03 Mar Bringing the New Puppy Home
Bringing a puppy into the household is often a very exciting time for everyone in the family. The puppy is this adorable little ball of fur that just wants to nuzzle with you and sleep in your arms. Usually they are about eight weeks old and still like to sleep a lot during the day. As you see I said during the day! Often it will take about a week or two until they will sleep through the night. Meaning they will go to bed around 11:00 p.m. and awake around 5-5:30a.m. So if you are a person that needs more than six hours of sleep you may need to bring in help for the evenings.
Housebreaking should start immeadiately. Don’t just let your puppy outside to eliminate by themselves. You must go with them. The key to housetraining a puppy is to actually put “going potty” on cue. It will take about 75-100 times of saying your “potty” cue at the right moment for your dog to understand what it is you are asking. You must also associate the way you want your puppy to let you know that they have to go potty. Many people will just take their dogs outside to go to the bathroom and the dog never learns how to alert them that they have to go. They have done great going outside, but they are relying on you to take them out, not have them let you know they have to go outside. The easiest way to do this is to generate a routine. You go out the same door, go to the same spot, say the same things, all the time. So as you are going out the door, say “potty outside”, then when you get to the spot you want your dog to use, say it again “potty outside”. Make sure you reward your dog with praise and treats when they do go “potty outside”. Say this everytime and your pup will quickly no what you are wanting.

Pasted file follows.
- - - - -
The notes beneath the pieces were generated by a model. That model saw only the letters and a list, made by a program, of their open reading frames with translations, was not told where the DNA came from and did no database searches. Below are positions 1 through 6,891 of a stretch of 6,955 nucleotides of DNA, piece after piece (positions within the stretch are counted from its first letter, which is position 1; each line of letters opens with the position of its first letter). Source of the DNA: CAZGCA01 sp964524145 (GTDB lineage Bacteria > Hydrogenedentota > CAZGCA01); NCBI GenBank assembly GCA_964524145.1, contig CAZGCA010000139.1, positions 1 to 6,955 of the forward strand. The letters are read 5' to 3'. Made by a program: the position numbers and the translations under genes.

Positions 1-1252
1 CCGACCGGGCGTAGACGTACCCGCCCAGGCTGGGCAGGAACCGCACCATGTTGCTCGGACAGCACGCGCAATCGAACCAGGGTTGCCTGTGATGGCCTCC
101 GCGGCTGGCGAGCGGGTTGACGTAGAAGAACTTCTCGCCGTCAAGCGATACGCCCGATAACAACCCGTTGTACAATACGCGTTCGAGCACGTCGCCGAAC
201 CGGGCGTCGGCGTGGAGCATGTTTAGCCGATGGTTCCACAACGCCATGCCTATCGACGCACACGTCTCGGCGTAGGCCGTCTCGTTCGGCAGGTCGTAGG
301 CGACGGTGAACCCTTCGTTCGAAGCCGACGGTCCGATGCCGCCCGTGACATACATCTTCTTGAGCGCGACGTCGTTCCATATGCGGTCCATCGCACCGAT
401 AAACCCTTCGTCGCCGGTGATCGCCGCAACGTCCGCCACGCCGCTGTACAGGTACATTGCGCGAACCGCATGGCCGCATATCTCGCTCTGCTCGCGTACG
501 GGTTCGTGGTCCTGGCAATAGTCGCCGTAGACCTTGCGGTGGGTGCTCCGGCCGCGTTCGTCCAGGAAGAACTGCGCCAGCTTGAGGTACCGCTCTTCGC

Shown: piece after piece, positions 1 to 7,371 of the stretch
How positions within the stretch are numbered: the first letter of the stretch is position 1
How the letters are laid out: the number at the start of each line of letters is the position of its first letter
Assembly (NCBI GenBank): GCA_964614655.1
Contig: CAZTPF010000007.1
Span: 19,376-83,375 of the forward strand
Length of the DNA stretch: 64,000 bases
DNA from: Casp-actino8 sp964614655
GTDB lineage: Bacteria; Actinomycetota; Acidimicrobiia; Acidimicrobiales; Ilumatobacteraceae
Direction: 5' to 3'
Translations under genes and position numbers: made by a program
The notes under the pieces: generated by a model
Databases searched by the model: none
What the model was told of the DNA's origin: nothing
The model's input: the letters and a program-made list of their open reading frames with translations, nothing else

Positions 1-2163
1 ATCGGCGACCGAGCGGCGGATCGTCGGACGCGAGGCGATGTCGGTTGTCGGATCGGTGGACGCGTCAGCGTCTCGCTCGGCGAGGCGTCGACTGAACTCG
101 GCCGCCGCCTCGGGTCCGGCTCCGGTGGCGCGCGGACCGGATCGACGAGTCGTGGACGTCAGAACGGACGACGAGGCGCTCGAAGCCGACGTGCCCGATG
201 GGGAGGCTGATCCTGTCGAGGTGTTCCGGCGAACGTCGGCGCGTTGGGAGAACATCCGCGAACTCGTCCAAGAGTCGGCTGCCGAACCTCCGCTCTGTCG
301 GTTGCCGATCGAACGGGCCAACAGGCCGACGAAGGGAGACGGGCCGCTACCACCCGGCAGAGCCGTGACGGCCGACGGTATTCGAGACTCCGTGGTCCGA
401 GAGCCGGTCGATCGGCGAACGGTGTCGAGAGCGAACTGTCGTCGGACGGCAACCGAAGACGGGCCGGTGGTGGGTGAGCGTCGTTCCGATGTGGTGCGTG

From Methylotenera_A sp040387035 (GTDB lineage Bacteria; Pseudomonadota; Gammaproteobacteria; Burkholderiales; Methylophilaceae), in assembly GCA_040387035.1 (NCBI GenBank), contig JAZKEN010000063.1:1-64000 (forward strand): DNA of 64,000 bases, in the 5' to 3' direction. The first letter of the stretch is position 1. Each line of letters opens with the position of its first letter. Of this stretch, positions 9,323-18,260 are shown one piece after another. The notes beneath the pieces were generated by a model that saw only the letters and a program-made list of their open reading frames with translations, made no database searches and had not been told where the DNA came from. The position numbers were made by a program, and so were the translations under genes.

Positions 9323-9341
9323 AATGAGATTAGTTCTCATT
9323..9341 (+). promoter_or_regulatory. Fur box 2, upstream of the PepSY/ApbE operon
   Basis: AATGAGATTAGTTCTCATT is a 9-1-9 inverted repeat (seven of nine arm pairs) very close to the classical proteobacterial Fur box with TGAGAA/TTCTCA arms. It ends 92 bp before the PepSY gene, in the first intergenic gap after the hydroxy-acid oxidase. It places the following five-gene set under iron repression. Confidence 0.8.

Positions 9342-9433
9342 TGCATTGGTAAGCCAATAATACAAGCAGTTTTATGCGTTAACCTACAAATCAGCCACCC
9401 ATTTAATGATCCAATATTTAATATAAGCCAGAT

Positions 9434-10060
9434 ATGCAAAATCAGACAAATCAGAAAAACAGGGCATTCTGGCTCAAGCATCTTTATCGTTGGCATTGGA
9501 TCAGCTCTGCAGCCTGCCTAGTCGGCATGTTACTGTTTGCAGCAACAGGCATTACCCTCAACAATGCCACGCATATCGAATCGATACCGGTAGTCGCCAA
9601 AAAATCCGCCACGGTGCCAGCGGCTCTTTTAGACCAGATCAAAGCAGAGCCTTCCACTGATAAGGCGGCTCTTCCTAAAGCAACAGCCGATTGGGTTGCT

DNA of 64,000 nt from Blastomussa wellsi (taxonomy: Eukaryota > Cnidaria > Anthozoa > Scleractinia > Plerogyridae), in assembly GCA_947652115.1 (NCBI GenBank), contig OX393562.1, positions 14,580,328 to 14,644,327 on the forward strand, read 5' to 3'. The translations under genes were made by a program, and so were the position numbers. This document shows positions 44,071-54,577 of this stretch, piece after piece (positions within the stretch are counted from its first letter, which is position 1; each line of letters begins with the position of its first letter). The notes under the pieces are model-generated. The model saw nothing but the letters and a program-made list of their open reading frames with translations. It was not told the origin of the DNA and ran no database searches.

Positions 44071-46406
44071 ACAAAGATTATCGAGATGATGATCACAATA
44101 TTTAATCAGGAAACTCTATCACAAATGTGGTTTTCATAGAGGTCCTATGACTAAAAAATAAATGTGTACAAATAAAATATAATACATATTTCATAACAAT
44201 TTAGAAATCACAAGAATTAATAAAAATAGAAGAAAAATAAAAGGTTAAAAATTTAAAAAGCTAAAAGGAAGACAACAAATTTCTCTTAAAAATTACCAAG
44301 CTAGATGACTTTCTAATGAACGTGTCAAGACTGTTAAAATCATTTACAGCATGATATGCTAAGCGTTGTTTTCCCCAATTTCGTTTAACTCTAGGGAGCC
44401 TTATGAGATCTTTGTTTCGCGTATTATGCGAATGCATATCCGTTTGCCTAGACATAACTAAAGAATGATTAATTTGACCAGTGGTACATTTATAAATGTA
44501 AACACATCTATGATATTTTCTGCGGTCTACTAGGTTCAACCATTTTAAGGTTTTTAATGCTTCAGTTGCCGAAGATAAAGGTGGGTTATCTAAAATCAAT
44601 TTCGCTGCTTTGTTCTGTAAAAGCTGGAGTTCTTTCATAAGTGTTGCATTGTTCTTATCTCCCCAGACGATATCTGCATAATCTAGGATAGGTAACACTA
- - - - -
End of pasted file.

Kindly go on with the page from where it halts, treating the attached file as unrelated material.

As pup gets a few weeks older, his sleeping will be less and his curiousity will be peaking. This is the time to take advantage of the many things you can teach your dog. Expose your pup to twelve different types of people; men, women, kids, seniors, people wearing glasses, hats, big people, small people, as much as you can. Have your puppy eat out of twelve different containers; boxes, bowls, paper, off of tinfoil, anything you can think of. Twelve different places, twelve different things, like an umbrella, a garden hose, or a bucket. Expose them to twelve different sounds. A great sound to start with your pup is the doorbell. Get them used to it now, so later they are not barking their brains out every time it rings.
Teach your dog one of the most important things first, and that is attention. Use a marker such as a clicker or a word. Place your dog on a leash in a non distractive enviorment. Every time the dog looks your way or makes eye contact with you mark their behavior and treat them. Don’t ask for their attention, just wait for them. This teaches the dog when they check in with you good things happen like treats! Once your dog is doing this very well, do the same with their name. Say their name once, when they look at you, mark and treat. You will be surprised how quickly and how positive they will react to you. This is the basis for teaching all other commands.